Your realtor will book a time slot with the inspector. Your realtor will push for an earlier rather than later time. In case there’s a problem and a renegotiation takes place, this gives more time for the process to unfold.
On the day of the inspection, your realtor will assist the inspector in getting access to the unit and showing him or her the property.
Inspecting the Big Stuff First
If the inspector has access to the roof and outside common elements, those checks will be done first. Getting a good look of the roof isn’t easy. Don’t get surprised if your inspector steps a few yards back and inspects with a monocular instead of climbing up. Some inspectors use telescopic poles with cameras mounted on them.
Once the inspection moves inside the condo, the inspector will assess the health of the building systems in your unit. Think air conditioner, furnace, water tank, etc.
During this phase, the inspector will need some space to work, however, most welcome the buyer to follow them and ask questions. This is an important part of the process where the inspector will give you maintenance recommendations so listen carefully.
If your unit has access to the roof, the inspector will climb into the attic and inspect the health of the insulation, whether mold is present and if there’s any animals nesting.
Next, the inspector will go over the windows. Even if it’s summertime during your inspection, the inspector still has tricks to find out if they are energy efficient, leaking outside air or condensating.
The electrical system will get a checkup to see if everything is up to code. The inspector may also check most, if not every outlet in the house.
The final major check is the health of the plumbing system. Every faucet, tap and shower will be turned on. The inspector is looking for a bunch of things, but most importantly leaks.
So that’s the big stuff. What next?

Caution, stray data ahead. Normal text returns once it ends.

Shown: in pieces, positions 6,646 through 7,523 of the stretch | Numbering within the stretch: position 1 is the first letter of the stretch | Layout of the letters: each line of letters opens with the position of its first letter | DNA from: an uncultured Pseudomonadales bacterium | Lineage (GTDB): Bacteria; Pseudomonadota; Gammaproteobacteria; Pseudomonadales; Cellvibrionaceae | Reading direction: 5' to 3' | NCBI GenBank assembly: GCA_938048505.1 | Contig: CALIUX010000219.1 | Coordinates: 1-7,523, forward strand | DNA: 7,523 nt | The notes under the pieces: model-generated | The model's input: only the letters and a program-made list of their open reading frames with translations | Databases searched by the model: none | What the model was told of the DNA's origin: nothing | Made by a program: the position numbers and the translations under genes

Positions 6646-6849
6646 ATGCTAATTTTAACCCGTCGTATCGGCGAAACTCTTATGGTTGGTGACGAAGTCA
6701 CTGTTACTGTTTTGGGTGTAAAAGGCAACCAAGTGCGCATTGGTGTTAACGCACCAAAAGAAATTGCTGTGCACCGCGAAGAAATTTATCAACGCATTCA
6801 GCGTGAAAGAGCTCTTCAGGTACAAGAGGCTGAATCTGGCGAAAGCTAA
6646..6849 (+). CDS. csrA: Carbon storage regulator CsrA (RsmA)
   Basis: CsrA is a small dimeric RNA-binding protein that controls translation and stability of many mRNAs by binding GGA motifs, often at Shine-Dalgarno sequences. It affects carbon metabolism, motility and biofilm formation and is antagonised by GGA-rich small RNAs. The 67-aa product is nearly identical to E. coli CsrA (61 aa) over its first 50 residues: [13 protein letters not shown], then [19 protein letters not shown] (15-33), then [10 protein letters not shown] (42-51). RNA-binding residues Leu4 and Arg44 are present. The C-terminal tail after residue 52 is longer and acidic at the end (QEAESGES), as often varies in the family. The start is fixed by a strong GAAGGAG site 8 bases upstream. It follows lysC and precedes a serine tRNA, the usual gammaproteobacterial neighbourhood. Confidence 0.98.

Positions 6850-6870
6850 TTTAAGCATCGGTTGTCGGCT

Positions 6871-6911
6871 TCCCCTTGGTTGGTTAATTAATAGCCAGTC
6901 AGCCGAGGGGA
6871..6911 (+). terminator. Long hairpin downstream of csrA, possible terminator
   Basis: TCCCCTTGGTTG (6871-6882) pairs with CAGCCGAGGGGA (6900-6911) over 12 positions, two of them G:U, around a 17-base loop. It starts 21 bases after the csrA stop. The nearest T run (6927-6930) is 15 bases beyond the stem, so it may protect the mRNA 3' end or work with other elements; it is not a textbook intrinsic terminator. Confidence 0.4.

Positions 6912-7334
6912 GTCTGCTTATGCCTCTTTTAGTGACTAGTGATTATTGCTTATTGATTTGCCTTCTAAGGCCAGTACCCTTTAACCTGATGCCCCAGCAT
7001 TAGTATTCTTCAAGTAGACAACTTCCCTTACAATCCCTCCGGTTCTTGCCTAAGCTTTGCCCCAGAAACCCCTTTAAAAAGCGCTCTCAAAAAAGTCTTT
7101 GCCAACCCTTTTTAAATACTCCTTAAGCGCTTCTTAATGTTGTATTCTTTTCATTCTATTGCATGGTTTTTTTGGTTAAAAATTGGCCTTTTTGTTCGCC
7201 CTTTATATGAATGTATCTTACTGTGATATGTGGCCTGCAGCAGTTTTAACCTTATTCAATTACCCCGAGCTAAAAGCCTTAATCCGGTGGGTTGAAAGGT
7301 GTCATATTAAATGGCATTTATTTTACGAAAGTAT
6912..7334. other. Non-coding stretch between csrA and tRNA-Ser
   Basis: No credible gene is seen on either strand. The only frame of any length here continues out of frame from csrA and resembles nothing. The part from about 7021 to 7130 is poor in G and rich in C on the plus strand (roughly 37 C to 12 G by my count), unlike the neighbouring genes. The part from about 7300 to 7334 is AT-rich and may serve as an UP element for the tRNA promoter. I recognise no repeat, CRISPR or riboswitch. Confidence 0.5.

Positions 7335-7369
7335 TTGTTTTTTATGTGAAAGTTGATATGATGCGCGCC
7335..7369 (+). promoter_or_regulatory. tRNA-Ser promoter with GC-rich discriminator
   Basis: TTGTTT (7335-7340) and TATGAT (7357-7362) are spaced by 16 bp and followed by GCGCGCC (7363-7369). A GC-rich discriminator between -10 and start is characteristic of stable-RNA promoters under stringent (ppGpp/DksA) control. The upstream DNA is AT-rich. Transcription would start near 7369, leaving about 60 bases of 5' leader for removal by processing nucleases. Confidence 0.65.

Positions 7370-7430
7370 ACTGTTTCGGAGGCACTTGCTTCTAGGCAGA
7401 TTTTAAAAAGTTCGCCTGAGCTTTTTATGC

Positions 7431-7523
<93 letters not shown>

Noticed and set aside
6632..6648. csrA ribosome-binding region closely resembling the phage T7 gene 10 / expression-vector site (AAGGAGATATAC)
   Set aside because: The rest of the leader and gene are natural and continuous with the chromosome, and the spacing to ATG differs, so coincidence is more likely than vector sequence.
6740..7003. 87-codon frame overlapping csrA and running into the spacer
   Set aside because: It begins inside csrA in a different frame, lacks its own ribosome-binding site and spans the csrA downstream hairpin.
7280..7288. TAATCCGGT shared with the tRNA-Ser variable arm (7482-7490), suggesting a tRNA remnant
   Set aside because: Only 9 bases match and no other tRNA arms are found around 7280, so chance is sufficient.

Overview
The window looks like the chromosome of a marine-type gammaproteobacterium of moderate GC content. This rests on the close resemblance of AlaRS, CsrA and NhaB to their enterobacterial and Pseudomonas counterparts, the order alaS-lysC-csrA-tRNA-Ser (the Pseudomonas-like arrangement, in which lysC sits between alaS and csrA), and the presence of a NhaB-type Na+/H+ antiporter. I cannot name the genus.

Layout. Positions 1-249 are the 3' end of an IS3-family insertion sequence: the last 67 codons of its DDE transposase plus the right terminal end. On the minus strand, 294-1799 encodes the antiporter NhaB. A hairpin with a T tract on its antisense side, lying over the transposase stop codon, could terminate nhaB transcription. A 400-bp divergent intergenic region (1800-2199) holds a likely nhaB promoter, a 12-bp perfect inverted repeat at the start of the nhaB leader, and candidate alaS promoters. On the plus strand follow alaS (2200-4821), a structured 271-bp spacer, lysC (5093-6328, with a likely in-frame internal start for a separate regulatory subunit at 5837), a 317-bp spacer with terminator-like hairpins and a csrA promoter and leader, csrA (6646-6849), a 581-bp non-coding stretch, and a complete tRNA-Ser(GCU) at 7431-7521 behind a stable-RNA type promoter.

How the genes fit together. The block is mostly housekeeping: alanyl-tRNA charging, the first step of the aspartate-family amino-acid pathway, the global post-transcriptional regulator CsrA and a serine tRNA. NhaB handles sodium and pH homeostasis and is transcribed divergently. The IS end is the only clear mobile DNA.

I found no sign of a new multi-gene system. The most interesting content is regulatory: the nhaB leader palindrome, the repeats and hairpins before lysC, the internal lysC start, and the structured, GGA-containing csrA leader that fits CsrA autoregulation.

The Finer Details of a Condo Inspection
Once all this is done, smaller points will be covered. If the inspector has thermal imaging tools, they will be used to find out if there’s leaky pipes or electrical systems that are overheating behind the walls.
The final checks then cover finer details unique to each condo. Balconies, railings, counter tops being properly installed, the health of the kitchen appliances, if toilette bowls are properly installed, etc.
Once the Condo Inspection Is Done
After the inspector is satisfied all potential problem areas were covered, he or she will prepare a detailed report. Most will take pictures of problems found for future reference.
With the advent of technology, some inspectors use tablets and integrated software. Some can produce your report on the spot!
So far so good?
Once you have the report, it’s time for you and your realtor to make a decision. Do you go forward with the conditional offer? Back out completely? Renegotiate a better price with the seller?
Pest and Termite Inspections vs Condo Inspections
Condo home inspections aren’t the same as pest and termite ones. Your inspector doesn’t have the same tools as a specialized pest control expert.
Don’t worry though.
Most home inspectors will still notice the signs left by pests and termites. It just won’t be as in-depth.
If you’re worried about a unit having pests, book a separate appointment with a specialized company.
Take Advantage of the Inspection!
One of the biggest mistakes we see condo buyers make is not being present during the inspection.
You’ll want to be present during the entire process for two reasons:
- It gives you another chance to get into the unit. Take the time to make measurements, make a list of what you’ll need to buy. Take photos for home decorating, etc.
- The inspector will give you helpful tips that may not end up in the final report. For example, the inspector may be familiar with the type of AC and give you good advice on his or her experience with them.
Wrapping This Up
Condo home inspections are an integral part of a resale condo purchase. For a few dollars, it gives you insight into the health of the largest purchase you’re likely to make in your life. It also gives you legal protection for backing out of the deal if serious problems are found.